Response-response Relationship
Provides sources of data that define the response-response relationships between the KEs.  More help
Time-scale
Information regarding the approximate time-scale of the changes in KEdownstream relative to changes in KEupstream (i.e., do effects on KEdownstream lag those on KEupstream by seconds, minutes, hours, or days?). More help
Known Feedforward/Feedback loops influencing this KER
Define whether there are known positive or negative feedback mechanisms involved and what is understood about their time-course and homeostatic limits. More help

Domain of Applicability

A free-text section of the KER description that the developers can use to explain their rationale for the taxonomic, life stage, or sex applicability structured terms. More help

The relationship between GTPCH-1 and BH4 is supported in humans (Jayaram et al., 2015), cows (Abdelghany et al., 2017; Whitsett et al., 2007, Wang et al., 2008), mice (Adlam et al., 2012; Chuaiphichai et al., 2014; Crabtree et al., 2009; Tatham et al., 2009; Wang et al., 2008) and rats (Cervantes-Pérez et al., 2012).

References

List of the literature that was cited for this KER description. More help

AbdelGhany, T., Ismail, R., Elmahdy, M., Mansoor F, Zweier J, Lowe, F., and Zweier, JL. (2017). Cigarette Smoke Constituents Cause Endothelial Nitric Oxide Synthase Dysfunction and Uncoupling due to Depletion of Tetrahydrobiopterin with Degradation of GTP Cyclohydrolase.  Nitric Oxide (Under review).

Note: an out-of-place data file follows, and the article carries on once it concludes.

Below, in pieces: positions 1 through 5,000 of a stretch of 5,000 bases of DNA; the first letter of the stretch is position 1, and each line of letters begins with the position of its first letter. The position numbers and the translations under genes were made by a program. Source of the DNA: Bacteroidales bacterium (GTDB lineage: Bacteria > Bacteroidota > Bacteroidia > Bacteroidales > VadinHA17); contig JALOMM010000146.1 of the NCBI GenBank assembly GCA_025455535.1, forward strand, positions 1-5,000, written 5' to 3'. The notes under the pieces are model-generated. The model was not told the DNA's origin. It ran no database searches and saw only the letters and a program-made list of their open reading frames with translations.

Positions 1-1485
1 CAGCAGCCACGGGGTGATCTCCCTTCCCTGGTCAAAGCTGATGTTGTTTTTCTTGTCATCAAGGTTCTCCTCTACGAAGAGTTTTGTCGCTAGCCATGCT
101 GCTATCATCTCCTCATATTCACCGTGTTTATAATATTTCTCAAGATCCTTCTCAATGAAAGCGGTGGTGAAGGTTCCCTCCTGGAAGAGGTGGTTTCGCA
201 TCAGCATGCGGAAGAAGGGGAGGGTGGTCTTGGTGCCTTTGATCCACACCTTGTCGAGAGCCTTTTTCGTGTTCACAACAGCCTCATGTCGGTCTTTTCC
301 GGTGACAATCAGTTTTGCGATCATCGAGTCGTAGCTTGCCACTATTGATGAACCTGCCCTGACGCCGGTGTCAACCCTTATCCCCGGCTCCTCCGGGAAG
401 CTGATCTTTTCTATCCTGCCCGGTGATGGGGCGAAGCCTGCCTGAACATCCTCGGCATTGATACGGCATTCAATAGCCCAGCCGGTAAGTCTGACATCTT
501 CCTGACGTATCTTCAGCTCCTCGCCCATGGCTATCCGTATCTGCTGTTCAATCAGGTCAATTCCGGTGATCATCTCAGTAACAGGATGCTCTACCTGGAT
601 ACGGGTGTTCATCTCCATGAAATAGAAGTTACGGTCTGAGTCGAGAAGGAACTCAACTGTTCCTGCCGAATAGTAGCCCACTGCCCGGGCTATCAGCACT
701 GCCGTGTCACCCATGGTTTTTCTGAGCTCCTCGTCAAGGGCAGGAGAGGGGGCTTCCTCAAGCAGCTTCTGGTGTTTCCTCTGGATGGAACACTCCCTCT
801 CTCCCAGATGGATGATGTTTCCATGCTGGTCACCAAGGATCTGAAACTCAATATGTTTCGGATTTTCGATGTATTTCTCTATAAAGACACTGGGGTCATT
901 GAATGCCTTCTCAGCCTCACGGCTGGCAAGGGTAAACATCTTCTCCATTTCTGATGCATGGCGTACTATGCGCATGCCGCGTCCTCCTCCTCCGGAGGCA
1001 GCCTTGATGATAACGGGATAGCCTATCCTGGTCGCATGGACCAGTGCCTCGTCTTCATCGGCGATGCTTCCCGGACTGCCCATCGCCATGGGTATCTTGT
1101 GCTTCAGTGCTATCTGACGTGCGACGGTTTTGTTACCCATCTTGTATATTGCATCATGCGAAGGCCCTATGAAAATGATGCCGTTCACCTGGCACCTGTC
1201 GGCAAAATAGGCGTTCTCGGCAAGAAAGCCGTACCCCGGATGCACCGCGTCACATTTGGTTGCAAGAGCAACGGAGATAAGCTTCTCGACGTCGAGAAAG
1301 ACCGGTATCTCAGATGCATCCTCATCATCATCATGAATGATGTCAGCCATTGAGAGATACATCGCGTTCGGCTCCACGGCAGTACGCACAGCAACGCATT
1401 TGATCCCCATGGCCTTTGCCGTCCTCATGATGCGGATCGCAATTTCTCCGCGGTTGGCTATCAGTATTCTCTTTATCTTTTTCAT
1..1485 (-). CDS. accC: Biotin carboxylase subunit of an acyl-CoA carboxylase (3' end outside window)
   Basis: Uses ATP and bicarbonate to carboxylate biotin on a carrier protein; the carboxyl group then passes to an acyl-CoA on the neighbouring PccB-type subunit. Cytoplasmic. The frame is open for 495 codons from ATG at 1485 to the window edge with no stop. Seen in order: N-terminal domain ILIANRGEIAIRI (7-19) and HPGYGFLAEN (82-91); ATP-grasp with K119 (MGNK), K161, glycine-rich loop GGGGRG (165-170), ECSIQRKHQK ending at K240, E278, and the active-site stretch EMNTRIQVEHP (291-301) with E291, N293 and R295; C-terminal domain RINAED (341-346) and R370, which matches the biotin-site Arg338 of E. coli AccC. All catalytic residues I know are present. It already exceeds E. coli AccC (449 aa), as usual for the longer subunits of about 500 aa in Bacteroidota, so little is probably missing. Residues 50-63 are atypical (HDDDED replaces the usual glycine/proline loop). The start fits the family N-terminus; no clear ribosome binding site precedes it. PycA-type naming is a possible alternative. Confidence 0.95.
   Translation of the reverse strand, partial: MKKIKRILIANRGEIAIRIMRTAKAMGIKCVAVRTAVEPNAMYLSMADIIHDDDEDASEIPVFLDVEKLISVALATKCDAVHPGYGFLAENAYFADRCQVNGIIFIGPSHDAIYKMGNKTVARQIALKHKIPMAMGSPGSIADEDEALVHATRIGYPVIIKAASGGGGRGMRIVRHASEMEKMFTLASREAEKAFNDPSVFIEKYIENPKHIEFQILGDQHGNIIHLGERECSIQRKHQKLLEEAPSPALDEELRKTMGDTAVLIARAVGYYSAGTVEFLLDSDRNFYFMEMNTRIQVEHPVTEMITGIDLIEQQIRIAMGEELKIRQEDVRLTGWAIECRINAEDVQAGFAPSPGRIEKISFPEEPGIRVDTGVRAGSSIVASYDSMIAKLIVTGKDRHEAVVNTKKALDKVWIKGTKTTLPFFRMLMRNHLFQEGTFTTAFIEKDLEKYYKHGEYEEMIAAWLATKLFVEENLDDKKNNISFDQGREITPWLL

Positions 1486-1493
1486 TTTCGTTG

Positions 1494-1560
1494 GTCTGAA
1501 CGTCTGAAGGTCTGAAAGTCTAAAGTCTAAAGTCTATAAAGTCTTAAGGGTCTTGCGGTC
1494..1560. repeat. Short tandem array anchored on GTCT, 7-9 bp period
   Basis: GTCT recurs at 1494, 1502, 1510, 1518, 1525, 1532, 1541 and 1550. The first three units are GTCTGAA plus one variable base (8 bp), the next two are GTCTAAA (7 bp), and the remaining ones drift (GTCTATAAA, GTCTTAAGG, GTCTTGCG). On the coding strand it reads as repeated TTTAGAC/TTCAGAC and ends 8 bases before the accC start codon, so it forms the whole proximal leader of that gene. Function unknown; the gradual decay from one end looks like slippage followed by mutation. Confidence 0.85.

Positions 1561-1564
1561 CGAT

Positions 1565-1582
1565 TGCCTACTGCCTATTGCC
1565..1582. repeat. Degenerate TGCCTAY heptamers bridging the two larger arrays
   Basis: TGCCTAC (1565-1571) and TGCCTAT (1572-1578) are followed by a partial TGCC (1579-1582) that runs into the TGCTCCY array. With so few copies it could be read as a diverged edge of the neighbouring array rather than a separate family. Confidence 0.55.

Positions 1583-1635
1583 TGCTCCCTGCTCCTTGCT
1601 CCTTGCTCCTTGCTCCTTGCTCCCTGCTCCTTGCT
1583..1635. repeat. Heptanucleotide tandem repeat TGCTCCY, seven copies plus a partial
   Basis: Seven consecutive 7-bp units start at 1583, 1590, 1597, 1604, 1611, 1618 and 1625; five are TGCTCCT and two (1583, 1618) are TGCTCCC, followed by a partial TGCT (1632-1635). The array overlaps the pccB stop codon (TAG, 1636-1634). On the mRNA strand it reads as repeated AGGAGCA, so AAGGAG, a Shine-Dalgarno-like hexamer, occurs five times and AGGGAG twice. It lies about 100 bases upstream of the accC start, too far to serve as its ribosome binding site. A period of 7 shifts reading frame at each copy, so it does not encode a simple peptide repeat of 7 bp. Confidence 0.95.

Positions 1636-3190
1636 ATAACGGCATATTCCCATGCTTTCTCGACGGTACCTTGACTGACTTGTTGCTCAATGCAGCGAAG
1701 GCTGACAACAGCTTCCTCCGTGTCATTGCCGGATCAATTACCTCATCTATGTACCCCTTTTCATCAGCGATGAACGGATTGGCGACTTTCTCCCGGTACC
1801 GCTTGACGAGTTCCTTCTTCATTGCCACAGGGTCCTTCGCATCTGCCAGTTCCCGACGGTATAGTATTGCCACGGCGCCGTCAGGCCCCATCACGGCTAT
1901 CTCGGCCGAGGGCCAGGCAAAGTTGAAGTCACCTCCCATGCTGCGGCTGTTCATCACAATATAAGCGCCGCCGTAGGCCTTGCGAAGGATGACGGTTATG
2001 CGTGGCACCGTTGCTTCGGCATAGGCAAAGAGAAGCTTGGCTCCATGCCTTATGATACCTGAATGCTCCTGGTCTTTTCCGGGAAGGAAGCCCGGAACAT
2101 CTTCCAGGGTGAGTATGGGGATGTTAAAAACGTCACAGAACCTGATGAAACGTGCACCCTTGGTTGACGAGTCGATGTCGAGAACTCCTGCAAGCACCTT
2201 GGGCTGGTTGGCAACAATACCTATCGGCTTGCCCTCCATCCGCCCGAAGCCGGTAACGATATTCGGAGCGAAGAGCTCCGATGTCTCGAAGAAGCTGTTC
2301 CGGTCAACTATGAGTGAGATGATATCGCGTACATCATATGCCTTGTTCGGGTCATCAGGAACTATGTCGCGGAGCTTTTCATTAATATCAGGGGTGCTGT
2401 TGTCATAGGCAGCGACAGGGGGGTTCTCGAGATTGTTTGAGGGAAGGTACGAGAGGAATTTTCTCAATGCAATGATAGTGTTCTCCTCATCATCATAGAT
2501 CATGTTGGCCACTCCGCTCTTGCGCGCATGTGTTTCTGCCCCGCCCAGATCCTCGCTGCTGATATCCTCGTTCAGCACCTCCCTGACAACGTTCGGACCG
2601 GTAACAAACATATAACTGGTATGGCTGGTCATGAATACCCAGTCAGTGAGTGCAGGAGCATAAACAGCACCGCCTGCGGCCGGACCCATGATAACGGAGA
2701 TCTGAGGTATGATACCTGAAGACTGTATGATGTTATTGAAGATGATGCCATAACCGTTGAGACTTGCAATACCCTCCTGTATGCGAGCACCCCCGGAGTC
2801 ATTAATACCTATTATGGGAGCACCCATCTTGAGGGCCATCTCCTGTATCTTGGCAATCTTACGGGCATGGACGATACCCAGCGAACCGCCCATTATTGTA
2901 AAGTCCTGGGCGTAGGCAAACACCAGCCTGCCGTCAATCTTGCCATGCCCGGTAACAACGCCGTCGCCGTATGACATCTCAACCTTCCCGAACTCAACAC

Adlam, D., Herring, N., Douglas, G., De Bono, J.P., Li, D., Danson, E.J., Tatham, A., Lu, C.-J., Jennings, K.A., Cragg, S.J., et al. (2012). Regulation of β-adrenergic control of heart rate by GTP-cyclohydrolase 1 (GCH1) and tetrahydrobiopterin. Cardiovasc. Res. 93, 694–701.

Alp, N.J., Mussa, S., Khoo, J., Cai, S., Guzik, T., Jefferson, A., Goh, N., Rockett, K.A., and Channon, K.M. (2003). Tetrahydrobiopterin-dependent preservation of nitric oxide-mediated endothelial function in diabetes by targeted transgenic GTP-cyclohydrolase I overexpression. J. Clin. Invest. 112, 725–735.

Antoniades, C., Cunnington, C., Antonopoulos, A., Neville, M., Margaritis, M., Demosthenous, M., Bendall, J., Hale, A., Cerrato, R., Tousoulis, D., et al. (2011). Induction of vascular GTP-cyclohydrolase I and endogenous tetrahydrobiopterin synthesis protect against inflammation-induced endothelial dysfunction in human atherosclerosis. Circulation 124, 1860–1870.